By Douglas Cudmore
It’s been one of those weeks when everybody is pissing me off. OSAP is continuing to bleed me dry. The stream of rejection letters from potential employers is starting to seep into my mailbox. And, even with the results of Tuesday’s megacity referendum showing an anti-Conservative landslide, it’s obvious that Toronto will soon amalgamate. So, in the spirit of the noble Serb students, who this week marked their 100th day of protest against harsh dictatorship, I offer my spoiled North American student guide to protesting against things that bother me.
1.Write rejection letters to prospective employers. People who are looking for meaningful summer employment or, even worse, are foolish enough to graduate without a master’s program in mind, will start facing reality right about now — there are no jobs.
Now I know that everybody’s heard a lot of things about selling yourself, the brave new employment world, home officing and contract work, but one fact remains — there are no jobs.
And for those of you who are stubborn enough to cling to optimism, your world will soon be crushed by an influx of insipidly worded letters from downsize survivors living in the human resource bunkers. Through the purple prose they will tell you one thing — there are no jobs.
But don’t give the gainfully employed all the fun. Show the initiative of a true worker and send off your own letter to prospective companies.
Most business you apply to won’t bother giving you an interview, but many will send you a letter informing you that they are not hiring (non-relatives) right now. So send them a letter stating that, “Although your business certainly appears qualified, I am unfortunately in a working freeze right now. I will be collecting welfare for the coming months, but will keep you on file.”
Some companies will grant you an interview, but don’t be fooled into thinking this gets you any closer to the workforce. Instead of waiting for that phone call, sit down and write them: “It was a pleasure to talk to you, but unfortunately I have decided not to come to your business. Please remember that I’ve sent resumes off to at least 500 companies, and you should feel honoured just to interview me. Good luck in your chosen career of keeping the shareholders happy.”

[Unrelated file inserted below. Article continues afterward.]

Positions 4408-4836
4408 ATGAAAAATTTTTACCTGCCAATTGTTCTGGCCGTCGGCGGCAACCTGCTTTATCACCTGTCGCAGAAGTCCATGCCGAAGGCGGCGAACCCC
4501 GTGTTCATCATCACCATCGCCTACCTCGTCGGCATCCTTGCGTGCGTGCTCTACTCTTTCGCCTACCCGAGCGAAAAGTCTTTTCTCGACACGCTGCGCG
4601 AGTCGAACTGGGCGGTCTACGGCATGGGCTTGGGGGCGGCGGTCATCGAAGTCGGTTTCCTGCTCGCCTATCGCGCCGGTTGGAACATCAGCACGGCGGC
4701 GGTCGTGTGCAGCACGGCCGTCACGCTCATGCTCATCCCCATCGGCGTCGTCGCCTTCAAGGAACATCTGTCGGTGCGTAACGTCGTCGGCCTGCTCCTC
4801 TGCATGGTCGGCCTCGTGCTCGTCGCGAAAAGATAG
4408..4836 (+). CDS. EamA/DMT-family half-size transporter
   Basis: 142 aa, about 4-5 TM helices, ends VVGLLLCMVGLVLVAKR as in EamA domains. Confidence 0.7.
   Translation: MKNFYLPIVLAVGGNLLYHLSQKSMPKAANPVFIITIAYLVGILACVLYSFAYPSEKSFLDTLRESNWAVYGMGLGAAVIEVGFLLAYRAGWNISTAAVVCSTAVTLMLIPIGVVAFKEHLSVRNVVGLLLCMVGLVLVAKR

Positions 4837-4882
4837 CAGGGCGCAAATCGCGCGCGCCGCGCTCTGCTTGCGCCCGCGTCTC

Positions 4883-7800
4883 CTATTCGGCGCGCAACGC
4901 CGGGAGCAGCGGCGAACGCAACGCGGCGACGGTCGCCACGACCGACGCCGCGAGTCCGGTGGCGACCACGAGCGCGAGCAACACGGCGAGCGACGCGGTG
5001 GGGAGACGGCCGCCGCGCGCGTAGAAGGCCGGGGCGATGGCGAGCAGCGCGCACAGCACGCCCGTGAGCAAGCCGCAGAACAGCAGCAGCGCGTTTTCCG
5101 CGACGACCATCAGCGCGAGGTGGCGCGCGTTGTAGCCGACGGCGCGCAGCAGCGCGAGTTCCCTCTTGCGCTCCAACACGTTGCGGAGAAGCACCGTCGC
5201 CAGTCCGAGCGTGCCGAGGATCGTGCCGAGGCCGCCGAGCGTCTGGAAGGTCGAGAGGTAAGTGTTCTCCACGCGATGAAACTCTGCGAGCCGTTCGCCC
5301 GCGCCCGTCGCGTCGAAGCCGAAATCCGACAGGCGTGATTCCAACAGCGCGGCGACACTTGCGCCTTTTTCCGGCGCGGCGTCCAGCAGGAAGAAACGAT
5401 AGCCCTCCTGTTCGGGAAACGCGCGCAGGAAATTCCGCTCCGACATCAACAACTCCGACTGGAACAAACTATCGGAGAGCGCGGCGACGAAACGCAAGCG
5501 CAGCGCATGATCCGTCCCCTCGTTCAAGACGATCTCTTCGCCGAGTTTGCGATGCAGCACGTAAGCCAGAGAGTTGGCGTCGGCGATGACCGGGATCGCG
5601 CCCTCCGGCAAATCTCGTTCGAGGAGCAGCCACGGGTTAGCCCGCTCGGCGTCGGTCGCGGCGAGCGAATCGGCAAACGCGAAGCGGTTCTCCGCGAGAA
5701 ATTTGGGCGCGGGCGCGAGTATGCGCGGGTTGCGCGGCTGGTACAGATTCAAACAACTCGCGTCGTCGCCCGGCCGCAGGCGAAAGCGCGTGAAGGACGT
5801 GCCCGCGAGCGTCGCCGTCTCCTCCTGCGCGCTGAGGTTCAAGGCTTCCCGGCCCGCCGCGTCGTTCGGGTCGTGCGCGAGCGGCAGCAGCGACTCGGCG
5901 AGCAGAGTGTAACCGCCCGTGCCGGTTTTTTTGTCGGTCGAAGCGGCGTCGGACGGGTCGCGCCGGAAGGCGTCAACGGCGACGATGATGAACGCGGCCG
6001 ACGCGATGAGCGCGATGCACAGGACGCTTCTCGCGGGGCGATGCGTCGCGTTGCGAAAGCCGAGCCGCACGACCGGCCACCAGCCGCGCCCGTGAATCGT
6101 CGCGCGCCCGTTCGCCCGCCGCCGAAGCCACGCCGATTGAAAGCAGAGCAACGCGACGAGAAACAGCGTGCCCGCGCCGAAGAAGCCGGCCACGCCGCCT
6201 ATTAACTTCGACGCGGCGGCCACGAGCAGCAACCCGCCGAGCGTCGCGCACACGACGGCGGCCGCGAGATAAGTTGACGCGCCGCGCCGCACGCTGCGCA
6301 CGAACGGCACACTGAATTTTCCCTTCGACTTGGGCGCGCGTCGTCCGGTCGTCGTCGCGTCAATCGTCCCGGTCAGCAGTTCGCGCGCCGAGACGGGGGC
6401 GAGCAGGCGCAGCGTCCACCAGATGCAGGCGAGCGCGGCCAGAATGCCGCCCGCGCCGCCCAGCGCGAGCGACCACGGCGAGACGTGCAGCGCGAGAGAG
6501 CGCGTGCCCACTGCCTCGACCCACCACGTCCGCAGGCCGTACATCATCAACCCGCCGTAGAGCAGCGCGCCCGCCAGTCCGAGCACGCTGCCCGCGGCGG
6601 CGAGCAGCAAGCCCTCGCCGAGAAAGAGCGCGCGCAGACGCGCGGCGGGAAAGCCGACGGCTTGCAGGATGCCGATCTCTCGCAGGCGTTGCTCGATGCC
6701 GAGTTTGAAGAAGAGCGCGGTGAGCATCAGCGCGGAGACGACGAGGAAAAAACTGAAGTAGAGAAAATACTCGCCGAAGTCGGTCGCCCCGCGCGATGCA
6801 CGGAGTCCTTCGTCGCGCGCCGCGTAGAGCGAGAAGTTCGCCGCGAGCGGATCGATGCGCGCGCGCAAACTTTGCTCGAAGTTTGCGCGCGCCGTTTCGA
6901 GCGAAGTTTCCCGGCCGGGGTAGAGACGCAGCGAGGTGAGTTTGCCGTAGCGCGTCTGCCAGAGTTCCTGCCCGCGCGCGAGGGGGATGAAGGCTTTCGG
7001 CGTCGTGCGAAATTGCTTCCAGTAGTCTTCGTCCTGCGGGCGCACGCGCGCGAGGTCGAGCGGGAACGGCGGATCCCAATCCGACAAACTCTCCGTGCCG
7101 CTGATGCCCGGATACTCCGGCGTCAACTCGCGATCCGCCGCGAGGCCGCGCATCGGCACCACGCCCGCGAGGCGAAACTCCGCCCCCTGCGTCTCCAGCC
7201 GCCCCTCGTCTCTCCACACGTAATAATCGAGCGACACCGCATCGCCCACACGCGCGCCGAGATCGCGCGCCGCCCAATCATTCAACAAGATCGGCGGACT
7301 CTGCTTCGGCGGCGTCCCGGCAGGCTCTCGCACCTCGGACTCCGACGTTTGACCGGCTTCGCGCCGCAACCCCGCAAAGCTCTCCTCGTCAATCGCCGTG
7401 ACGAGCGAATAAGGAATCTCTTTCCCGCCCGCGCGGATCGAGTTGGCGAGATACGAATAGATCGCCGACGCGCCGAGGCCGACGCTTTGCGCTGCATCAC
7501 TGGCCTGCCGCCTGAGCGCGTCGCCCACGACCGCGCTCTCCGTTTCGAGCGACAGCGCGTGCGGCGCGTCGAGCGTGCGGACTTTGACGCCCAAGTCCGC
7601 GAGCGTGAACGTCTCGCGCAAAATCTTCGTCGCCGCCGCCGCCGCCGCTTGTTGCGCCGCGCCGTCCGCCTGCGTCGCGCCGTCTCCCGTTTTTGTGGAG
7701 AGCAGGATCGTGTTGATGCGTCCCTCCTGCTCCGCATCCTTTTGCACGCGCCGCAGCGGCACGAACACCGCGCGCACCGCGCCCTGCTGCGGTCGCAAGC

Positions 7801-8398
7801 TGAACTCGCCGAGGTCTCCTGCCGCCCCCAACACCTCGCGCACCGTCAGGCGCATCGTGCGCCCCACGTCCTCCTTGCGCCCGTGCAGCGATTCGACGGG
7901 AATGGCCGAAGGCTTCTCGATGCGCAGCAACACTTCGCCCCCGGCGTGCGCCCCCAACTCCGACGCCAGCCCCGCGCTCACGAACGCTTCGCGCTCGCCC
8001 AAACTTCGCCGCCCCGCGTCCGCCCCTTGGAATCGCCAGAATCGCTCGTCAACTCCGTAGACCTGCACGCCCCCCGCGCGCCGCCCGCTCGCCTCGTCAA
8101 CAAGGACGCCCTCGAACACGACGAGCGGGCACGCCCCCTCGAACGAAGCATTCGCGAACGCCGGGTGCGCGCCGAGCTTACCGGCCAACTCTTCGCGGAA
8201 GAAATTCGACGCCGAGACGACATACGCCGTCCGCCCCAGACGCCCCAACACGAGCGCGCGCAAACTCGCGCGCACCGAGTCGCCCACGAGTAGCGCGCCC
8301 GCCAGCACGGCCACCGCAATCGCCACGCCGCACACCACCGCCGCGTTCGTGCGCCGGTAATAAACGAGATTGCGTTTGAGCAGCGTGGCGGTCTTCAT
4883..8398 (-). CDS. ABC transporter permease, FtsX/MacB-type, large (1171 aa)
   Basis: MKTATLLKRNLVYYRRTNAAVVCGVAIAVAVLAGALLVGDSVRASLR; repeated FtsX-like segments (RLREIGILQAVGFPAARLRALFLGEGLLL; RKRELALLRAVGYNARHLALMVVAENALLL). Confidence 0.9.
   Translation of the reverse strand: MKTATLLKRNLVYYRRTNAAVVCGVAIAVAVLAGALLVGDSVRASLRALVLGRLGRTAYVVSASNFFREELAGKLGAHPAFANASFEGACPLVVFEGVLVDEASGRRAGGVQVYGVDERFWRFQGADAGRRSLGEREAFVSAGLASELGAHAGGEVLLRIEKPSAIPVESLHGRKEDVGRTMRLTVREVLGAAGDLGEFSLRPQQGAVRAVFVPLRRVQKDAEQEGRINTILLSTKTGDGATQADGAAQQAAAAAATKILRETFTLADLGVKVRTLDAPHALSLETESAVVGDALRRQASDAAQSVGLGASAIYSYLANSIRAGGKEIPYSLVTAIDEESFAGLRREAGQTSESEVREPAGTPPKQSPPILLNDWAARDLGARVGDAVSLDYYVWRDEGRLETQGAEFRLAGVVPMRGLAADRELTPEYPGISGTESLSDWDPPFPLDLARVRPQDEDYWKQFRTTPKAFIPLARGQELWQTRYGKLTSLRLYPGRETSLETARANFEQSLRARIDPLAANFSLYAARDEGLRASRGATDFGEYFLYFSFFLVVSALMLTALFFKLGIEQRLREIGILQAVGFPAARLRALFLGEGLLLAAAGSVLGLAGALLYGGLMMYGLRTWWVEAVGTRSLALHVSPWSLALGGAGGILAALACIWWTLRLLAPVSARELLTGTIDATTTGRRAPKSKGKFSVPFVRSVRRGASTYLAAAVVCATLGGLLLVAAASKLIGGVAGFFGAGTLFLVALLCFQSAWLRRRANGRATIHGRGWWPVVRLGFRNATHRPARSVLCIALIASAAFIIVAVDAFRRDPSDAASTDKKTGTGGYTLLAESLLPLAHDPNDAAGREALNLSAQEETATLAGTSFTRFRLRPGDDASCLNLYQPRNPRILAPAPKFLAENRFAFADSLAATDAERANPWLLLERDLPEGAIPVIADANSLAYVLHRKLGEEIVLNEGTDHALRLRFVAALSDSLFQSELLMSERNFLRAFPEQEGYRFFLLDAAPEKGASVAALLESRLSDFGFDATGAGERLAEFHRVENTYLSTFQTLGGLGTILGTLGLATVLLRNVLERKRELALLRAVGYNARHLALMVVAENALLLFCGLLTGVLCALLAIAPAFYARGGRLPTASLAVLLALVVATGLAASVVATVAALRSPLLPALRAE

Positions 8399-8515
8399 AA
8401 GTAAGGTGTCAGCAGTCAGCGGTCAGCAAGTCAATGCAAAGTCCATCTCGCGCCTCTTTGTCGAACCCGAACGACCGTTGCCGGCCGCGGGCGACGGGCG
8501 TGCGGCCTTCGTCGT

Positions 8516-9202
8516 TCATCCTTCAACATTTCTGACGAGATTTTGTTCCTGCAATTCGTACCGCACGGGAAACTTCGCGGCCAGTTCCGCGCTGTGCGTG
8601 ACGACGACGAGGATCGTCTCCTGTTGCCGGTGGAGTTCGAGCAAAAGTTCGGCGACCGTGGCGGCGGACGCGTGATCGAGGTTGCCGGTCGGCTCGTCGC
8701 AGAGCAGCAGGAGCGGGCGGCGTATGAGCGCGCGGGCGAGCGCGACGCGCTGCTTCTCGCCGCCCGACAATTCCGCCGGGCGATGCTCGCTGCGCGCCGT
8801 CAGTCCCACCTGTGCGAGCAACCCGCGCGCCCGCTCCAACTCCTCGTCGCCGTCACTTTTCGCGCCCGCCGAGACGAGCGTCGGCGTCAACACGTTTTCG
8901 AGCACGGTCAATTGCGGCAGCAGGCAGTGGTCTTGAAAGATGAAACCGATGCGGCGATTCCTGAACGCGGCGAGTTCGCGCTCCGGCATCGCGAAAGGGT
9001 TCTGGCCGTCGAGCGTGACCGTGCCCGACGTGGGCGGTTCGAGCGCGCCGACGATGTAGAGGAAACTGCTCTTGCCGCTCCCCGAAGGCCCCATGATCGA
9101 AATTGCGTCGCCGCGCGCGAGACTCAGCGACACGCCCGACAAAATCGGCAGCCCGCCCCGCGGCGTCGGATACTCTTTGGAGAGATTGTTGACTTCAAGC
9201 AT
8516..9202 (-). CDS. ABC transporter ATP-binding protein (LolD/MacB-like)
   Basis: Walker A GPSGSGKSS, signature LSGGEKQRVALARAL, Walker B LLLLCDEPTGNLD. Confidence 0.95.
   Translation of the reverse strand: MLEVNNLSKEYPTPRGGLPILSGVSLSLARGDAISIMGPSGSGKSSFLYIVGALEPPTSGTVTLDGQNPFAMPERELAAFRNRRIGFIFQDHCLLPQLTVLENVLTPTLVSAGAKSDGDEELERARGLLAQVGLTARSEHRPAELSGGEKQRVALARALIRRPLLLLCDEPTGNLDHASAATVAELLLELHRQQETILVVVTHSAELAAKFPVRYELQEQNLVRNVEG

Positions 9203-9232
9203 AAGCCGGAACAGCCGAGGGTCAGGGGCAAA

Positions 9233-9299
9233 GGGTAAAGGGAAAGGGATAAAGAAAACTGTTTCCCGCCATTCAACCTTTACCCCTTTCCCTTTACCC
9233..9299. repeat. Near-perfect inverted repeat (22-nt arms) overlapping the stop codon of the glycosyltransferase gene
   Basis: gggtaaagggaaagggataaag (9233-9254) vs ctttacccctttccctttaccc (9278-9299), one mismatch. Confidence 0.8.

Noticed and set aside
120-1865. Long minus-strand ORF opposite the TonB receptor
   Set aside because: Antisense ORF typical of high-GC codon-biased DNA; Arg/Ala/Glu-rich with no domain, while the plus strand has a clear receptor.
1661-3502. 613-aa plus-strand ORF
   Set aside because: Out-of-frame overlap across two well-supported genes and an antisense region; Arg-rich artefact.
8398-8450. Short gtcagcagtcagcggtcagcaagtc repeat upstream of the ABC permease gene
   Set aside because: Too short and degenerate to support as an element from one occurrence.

2.Sop up the student loans, then declare bankruptcy. Over 7,000 graduates can’t be wrong. That’s how many recent students went belly-up last year. So why not do it yourself?
Several major banks offer student loans above and beyond OSAP. So you can cash in, live like your parents did when they first left high school and then go broke right after you leave school.
Canadian banks won’t suffer that much. Apparently, they can handle Edwards Books going belly up and Eaton’s filing for protection. If every full-time Ryerson student took out $20,000 in loans (according to an Eyeopener survey, almost 20 per cent of us have already) and then don’t pay it back, that’s a loss of $260,000,000. Taking bank profits into account, that’s not much.
Think of it this way. If you’re paying off your loan, you’ll be doing it for the next 10 years, meaning you’ll push off major car loans and mortgages at least that long. If you declare bankruptcy, you’re credit is blown for just six years. So don’t pay off your loans and buy yourself four years.
- Simply decide that the Progressive Conservatives aren’t in politics anymore. Monday’s referendum on the megacity had a giant turn-out and it was a landslide for the No forces — 75.6 per cent of voters said they don’t want Toronto to amalgamate.
But protests don’t seem to phase the Harris government. They have ignored protests before and I’d put money down that they’ll do it again.
So, if the PCs decide to pass on democracy and dump our elected mayors and alderfolk, then we should pay the same game. Keep going for surgery at closed-down hospitals (or even perform surgery there, if you like). When an officer tells you to stop driving 216 kilometres per hour down the 401, respond with a simple no. Take a bunch of friends to the Queen’s Park lawn and declare yourselves the government. And you can be speaker of the house — when security tries to move you off, shout “You’re out of order.”
Don’t believe democracy can be dumped that easily? Give it a try. Some people already have.